• ‘Aurora felt something rise within her throat and she slapped a hand over her mouth quickly.’
    • ‘He pulled a glob of scum from the bucket and slapped it across her mouth; it spread to cover the lower half of her face like a gag.’
    • ‘If all you plan to do is slap on a coat of bottom paint and get your boat back in the water, consider how an engine failure or need for a tow could cut into your summer fun.’
    • ‘The girl took her hand off my mouth and quickly slapped a strip of duct tape over it.’
    • ‘He had slapped a hard copy of his warrant on the clerk's desk as soon as he had entered.’
    • ‘Normally, I would just slap on some lipstick and put on the first article of clothing I saw.’
    • ‘It's not like a sports massage, where they really get the elbows and thumbs in; in a spa, they just slap on some oil and rub your skin.’
    fling, throw, toss, sling, slam, bang
    daub, plaster, spread
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    1. 2.1slap something oninformal Impose a fine or other penalty on.
      ‘the government had slapped an embargo on imports’
      • ‘The Optical Council slapped its harshest sanction on its member and struck his name from the register.’
      • ‘The mum of a disabled boy today hit out at a parking warden who slapped a fine on their specially adapted car - because it overhung the bay.’
      • ‘Both were later freed after rebellion charges slapped against the two were dropped.’
      • ‘Councillors have slapped a tree preservation order on parts of the old Turner's site.’
      • ‘If we dare to not be as accountable as they demand they will slap heavy fines on us.’
      • ‘The Corporation is, in fact, contemplating of slapping fines on those who refuse to take up the rainwater harvesting.’
      • ‘The parking wardens have no problem and are very quick at slapping fines on people who park illegally around Portlaoise.’
      • ‘The get tough stance comes just a few weeks after parking attendants in the town were criticised for slapping fines on coaches picking up children from a Christmas pantomime.’
      • ‘School chiefs in Swindon have been told to slap fines on parents or even put them in jail if their children play truant from school.’
      • ‘Earlier this year Ottawa unveiled a draft law that proposed slapping fines on those possessing small amounts of the drug.’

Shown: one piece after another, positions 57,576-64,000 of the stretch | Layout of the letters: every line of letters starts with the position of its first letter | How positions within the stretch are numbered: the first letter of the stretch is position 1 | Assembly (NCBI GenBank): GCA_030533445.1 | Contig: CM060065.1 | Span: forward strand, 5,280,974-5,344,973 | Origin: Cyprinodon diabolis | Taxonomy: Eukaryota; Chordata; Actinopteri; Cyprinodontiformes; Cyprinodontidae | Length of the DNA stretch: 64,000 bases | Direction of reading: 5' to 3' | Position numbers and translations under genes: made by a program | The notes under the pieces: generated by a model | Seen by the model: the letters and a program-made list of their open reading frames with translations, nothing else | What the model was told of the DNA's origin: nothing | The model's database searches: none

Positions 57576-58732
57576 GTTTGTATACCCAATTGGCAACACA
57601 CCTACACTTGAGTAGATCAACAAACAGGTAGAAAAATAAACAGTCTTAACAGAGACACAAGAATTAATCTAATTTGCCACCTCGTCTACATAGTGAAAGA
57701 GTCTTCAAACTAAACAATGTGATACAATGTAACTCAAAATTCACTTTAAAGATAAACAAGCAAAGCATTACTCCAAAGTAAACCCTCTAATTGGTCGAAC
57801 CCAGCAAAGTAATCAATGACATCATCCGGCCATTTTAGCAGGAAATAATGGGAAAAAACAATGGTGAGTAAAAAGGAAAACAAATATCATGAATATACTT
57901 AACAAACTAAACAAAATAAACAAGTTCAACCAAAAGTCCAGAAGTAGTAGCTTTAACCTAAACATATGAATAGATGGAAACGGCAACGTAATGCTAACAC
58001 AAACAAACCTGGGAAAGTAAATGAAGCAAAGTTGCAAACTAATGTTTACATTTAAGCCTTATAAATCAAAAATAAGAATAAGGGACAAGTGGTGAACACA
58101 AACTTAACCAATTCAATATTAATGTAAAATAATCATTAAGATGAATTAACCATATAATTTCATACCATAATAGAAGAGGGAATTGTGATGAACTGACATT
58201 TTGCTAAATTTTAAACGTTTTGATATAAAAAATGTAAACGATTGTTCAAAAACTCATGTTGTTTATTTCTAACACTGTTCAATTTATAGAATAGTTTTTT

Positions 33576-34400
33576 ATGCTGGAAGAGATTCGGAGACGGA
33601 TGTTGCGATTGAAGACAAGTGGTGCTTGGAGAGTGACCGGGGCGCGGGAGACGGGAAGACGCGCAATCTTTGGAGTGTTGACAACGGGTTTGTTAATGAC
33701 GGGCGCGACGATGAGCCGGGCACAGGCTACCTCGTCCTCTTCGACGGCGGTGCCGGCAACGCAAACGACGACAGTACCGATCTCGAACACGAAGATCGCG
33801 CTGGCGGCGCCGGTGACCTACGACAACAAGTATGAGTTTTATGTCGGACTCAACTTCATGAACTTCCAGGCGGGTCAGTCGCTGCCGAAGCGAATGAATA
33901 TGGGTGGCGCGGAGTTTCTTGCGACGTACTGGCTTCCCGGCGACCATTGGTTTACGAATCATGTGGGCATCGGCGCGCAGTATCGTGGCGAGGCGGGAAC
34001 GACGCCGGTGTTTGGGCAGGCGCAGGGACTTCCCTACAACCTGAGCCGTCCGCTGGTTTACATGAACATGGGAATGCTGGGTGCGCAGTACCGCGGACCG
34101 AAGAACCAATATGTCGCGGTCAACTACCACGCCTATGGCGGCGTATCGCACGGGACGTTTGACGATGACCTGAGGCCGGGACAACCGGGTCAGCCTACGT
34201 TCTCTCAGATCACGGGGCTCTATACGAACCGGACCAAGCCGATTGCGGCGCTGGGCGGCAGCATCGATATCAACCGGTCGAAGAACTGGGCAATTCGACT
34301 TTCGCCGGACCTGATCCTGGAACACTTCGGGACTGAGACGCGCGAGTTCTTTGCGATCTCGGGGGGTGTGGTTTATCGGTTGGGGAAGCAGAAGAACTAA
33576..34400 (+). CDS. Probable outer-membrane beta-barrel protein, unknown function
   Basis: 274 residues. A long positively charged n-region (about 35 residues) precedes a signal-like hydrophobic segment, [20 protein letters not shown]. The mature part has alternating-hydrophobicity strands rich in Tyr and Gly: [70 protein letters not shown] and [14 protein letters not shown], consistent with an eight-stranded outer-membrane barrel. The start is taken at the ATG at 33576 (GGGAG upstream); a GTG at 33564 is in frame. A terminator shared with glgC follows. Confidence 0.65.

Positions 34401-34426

• ‘Now, all it takes is a watchful sanitation worker to slap a fine on the offender.’
      impose, levy, put on, add
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nounPlural slaps

  • 1A blow with the palm of the hand or a flat object.

    ‘he gave her a slap across her cheek’
    • ‘Alyssa was hitting Jen's cheeks with light slaps and shaking her.’
    • ‘Kella continued, finally sitting down, exhausted after he gave her light slaps on both cheeks.’
    • ‘I marched up to her and gave her a stinging slap on the cheek.’
    • ‘I thought of the slap on my cheek from the previous day, and was not surprised when I found a bruise had developed there.’
    • ‘A sharp slap on his right cheek brought him back to reality.’
    • ‘He put enough of his wrist into it for a good slap with the flat of the blade, but it was only enough to leave a welt.’
    • ‘Delilah instinctively gives her mother a quick slap across the cheek.’
    • ‘He hit the steering wheel with an angry slap of his palm.’
    • ‘Tony's mother stepped forward and delivered a quick slap to his cheek.’
    • ‘The prosecution accepted it was a slap rather than a punch and that Mr Bennett, suffered no visible injury.’
    • ‘We shuffled around and tried to revive him with slaps to his cheeks, some of us using more vigor than others, until he finally got up.’
    • ‘It wasn't a hard slap for there was barely any sound from that slap.’
    • ‘It was said that what began with little slaps ended in torture and murder.’
    • ‘And when the two women finally trade physical blows, it descends into succession of slaps and upper cuts.’
    • ‘This was received with a giggle and a light slap on the cheek.’